- Enhances Revenue, Prevents Leakages
A former Ministry Secretary’s suggestion to have a low, one slab import duty regime across the board to enhance Government revenue, which will at the same time prevent leakages, was supported by a former Director General of Customs.
Former Enterprise Development Ministry Secretary Ranjith Fernando speaking at a tax seminar on Tuesday (September 21) said that during the two year period he was Ministry Secretary, a study revealed that despite the fact that there was an import tax regime as high as 50-60% on certain items at that time, revenue collected amounted to only 4% of the total items imported.
He attributed this leakage to corruption.
Fernando, a former CEO/director of NDB Bank (NDB) and currently Chairman United Motors Lanka PLC, the sole agent in the island for brand new Mitsubishi vehicles was Enterprise Development Ministry Secretary from December 2001 to April 2004, the brief period when the UNP/UNF Government was in power.
He said that places such as Dubai and Singapore charge a flat duty rate of 5% across the board and advocated that Sri Lanka too should follow those examples.
Fernando further said that even protectionist India was dismantling its high duty structures, with the highest duty now applicable being 20%. In Sri Lanka’s case the highest duty slab applicable was 28%. The island has some five duty slabs.
Former Director General Customs Sarath Jayathilake, another speaker at this event, lending support to Fernando’s argument for the need of having a low import duty structure said that the ports and airport levy (PAL), which cuts across all import sectors, and which is of a standard rate, is one of the highest import tax earners in the country.
PAL which was previously 2.5% was increased to 5%, he said. Jayathilake said that there are some 10 different types of taxes applicable at the point of import, whereas in 1994 this figure was only four. Meanwhile Central Bank statistics showed that while earnings from import duties last year were Rs. 79.8 billion, earnings from PAL were Rs. 36.3 billion.
Jayathilake however disputed Fernando’s ratio of imports versus import taxes collected, saying that 50% of the imported items that enter the country come in on a duty free basis by virtue of the fact those were imports made by BoI companies and hence not being liable to pay any duties.
He further said that additionally certain essential commodities were also allowed duty free entry into the country. Therefore Fernando’s argument, that despite the existence of a high import tax regime, that import taxes collected, from all imports made, being equivalent to 4% was not correct, when the BoI regime and the duty free imports of certain essential commodities are also factored into the equation.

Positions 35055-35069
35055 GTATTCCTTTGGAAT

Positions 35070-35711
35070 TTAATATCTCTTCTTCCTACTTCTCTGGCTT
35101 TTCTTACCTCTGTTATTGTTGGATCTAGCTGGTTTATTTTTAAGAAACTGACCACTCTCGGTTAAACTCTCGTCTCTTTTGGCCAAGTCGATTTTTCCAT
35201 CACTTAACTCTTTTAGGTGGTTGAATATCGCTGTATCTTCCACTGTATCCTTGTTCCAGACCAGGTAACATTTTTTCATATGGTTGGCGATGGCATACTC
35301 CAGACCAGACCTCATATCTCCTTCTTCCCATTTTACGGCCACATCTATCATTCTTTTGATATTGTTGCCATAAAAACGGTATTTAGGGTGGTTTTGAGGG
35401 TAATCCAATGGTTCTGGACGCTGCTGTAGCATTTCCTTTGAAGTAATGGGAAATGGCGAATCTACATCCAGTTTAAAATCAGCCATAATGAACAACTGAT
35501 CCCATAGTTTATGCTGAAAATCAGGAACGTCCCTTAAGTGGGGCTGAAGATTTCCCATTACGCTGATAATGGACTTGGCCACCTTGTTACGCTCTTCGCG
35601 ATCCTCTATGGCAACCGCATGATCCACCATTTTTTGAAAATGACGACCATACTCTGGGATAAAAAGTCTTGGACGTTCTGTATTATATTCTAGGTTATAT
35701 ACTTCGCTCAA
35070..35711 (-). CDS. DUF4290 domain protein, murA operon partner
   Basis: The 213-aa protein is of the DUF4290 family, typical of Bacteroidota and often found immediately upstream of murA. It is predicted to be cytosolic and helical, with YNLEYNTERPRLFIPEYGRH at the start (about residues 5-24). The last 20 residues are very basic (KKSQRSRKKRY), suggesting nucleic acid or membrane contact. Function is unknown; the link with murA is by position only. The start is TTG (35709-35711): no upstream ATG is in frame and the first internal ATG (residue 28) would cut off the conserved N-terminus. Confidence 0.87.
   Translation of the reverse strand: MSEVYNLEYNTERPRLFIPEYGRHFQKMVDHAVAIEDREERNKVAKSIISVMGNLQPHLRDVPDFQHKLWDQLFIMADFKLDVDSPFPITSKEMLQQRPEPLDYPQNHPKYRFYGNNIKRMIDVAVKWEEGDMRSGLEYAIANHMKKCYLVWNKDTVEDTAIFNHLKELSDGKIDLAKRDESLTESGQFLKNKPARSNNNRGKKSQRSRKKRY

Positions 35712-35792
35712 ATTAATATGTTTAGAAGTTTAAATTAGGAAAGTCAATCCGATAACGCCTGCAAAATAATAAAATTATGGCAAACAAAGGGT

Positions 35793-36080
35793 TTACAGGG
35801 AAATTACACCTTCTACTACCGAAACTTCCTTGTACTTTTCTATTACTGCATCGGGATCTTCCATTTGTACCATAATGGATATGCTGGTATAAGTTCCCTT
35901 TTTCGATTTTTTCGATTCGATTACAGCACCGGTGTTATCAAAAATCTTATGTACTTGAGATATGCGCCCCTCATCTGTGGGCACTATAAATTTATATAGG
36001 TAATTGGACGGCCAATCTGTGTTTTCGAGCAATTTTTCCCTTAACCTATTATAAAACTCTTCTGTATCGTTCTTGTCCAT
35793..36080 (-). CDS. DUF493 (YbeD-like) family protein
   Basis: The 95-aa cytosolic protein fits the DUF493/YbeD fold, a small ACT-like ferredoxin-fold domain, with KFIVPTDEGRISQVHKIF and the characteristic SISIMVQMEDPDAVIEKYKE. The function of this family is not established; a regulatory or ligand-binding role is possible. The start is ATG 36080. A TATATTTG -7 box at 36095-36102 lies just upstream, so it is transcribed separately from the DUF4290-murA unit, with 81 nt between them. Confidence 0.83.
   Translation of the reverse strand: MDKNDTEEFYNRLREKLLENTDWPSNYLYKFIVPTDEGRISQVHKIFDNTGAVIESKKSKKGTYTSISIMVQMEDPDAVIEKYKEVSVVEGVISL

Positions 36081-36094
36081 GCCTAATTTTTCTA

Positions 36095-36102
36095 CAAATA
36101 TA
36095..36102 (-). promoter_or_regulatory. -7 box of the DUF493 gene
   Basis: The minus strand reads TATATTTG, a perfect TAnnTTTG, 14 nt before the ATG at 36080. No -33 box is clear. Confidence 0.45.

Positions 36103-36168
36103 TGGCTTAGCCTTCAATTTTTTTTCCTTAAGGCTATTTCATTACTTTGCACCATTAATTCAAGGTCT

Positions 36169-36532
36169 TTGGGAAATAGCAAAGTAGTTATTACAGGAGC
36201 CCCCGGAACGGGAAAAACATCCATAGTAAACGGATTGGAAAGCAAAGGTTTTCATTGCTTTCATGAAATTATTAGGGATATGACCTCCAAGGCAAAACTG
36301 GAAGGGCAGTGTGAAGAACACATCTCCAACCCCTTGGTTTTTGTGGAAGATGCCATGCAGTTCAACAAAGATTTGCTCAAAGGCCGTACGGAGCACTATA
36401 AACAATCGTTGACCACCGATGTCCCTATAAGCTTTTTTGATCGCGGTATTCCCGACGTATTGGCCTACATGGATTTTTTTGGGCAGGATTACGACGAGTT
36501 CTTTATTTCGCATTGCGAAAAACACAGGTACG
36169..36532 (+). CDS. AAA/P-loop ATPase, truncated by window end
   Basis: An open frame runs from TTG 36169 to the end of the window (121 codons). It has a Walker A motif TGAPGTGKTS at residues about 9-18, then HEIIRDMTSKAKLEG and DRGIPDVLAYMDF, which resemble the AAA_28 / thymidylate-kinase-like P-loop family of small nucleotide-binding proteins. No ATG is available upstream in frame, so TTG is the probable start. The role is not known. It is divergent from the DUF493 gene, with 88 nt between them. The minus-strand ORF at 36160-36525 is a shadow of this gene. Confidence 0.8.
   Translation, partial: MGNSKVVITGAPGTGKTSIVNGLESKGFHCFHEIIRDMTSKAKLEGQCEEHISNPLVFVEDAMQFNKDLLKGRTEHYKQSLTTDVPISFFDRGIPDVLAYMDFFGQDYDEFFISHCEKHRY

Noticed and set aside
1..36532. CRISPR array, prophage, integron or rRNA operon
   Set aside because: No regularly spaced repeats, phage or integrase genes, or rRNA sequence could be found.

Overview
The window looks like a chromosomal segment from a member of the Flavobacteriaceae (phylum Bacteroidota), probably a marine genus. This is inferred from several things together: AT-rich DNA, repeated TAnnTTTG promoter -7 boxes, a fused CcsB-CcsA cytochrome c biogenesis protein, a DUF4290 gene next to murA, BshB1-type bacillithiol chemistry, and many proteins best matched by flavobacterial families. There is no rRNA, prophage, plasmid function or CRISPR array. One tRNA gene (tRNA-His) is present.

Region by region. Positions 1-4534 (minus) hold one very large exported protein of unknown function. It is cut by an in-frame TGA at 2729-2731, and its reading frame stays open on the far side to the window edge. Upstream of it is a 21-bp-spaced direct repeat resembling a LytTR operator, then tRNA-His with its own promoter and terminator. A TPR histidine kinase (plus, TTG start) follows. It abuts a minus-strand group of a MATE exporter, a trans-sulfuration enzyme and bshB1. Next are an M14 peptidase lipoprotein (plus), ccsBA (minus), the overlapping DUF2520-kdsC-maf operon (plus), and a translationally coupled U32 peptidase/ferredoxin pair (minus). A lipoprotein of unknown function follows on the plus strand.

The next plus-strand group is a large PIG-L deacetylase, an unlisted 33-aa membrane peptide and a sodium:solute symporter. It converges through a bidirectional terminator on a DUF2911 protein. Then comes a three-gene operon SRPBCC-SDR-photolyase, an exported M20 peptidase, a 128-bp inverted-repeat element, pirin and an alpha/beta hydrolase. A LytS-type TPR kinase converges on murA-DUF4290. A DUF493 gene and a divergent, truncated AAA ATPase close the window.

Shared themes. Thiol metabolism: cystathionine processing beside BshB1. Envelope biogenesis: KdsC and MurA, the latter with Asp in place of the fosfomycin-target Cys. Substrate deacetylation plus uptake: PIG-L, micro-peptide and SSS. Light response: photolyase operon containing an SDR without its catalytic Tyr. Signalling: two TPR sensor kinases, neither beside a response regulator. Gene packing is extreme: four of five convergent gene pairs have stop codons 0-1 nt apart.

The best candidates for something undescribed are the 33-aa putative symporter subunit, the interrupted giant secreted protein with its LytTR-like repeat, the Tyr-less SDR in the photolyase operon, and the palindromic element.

Assistant Customs Superintendent Peter M. Goonewardena lending his voice of dissent to Fernando’s suggestion of having a low duty regime across the board said that poverty in the country was such that there were sections of the population who would not be able to survive even in the event that a 4% low duty free regime was imposed across the board, covering both essential commodities as well as luxury vehicles, the latter consumer of whom were only the rich.
Goonewardena also contended that India could afford to lower their duty structure because their export sector was strong, unlike that of Sri Lanka’s. No amount of trade agreements have had helped to uplift Sri Lanka’s export sector, he said.
Goonewardena voiced the danger, that in the event Sri Lanka has a low duty regime, its foreign exchange would be frittered away due to the liberal import of luxury items.
Fernando however agreed to Goonewardena’s contention that luxury vehicles should not be subjected to a low 4% duty.
He however disagreed with Goonewardena’s view that a 4% duty on certain essential items, which are now allowed duty free, would hit the poor, as the margins alone kept on such items were more than 4%.
Fernando was also of the view that the reason why India’s export sector was performing was because they opened up their economy, thereby getting foreign investments and the latest technologies down and were thus in a position to imbibe the latest in such developments and apply such learnings to their export sector, thereby improving the same.
He contended the reason why India’s software/BPO export sector was strong was because they opened up their economy.
The seminar was organized by Colombo University’s Law Faculty Alumni Association.